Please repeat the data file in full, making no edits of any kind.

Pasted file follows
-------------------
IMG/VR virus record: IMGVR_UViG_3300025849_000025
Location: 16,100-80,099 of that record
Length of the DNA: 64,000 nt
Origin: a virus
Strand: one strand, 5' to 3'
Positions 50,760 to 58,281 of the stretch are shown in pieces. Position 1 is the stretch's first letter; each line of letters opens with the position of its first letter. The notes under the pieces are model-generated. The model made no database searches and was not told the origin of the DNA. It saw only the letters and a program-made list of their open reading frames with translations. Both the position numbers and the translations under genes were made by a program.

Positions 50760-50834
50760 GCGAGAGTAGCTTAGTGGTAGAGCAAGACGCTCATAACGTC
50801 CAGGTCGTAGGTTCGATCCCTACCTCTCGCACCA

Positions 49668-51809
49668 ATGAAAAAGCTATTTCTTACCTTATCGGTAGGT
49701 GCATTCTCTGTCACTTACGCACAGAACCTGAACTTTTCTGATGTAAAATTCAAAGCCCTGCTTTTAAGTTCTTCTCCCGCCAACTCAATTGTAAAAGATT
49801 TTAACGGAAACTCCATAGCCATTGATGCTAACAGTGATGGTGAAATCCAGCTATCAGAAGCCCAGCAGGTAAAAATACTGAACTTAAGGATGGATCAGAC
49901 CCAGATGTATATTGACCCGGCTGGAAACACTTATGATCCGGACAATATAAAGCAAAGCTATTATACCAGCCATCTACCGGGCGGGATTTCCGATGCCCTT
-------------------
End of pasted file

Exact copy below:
IMG/VR virus record: IMGVR_UViG_3300025849_000025
Location: 16,100-80,099 of that record
Length of the DNA: 64,000 nt
Origin: a virus
Strand: one strand, 5' to 3'
Positions 50,760 to 58,281 of the stretch are shown in pieces. Position 1 is the stretch's first letter; each line of letters opens with the position of its first letter. The notes under the pieces are model-generated. The model made no database searches and was not told the origin of the DNA. It saw only the letters and a program-made list of their open reading frames with translations. Both the position numbers and the translations under genes were made by a program.

Positions 50760-50834
50760 GCGAGAGTAGCTTAGTGGTAGAGCAAGACGCTCATAACGTC
50801 CAGGTCGTAGGTTCGATCCCTACCTCTCGCACCA

Positions 49668-51809
49668 ATGAAAAAGCTATTTCTTACCTTATCGGTAGGT
49701 GCATTCTCTGTCACTTACGCACAGAACCTGAACTTTTCTGATGTAAAATTCAAAGCCCTGCTTTTAAGTTCTTCTCCCGCCAACTCAATTGTAAAAGATT
49801 TTAACGGAAACTCCATAGCCATTGATGCTAACAGTGATGGTGAAATCCAGCTATCAGAAGCCCAGCAGGTAAAAATACTGAACTTAAGGATGGATCAGAC
49901 CCAGATGTATATTGACCCGGCTGGAAACACTTATGATCCGGACAATATAAAGCAAAGCTATTATACCAGCCATCTACCGGGCGGGATTTCCGATGCCCTT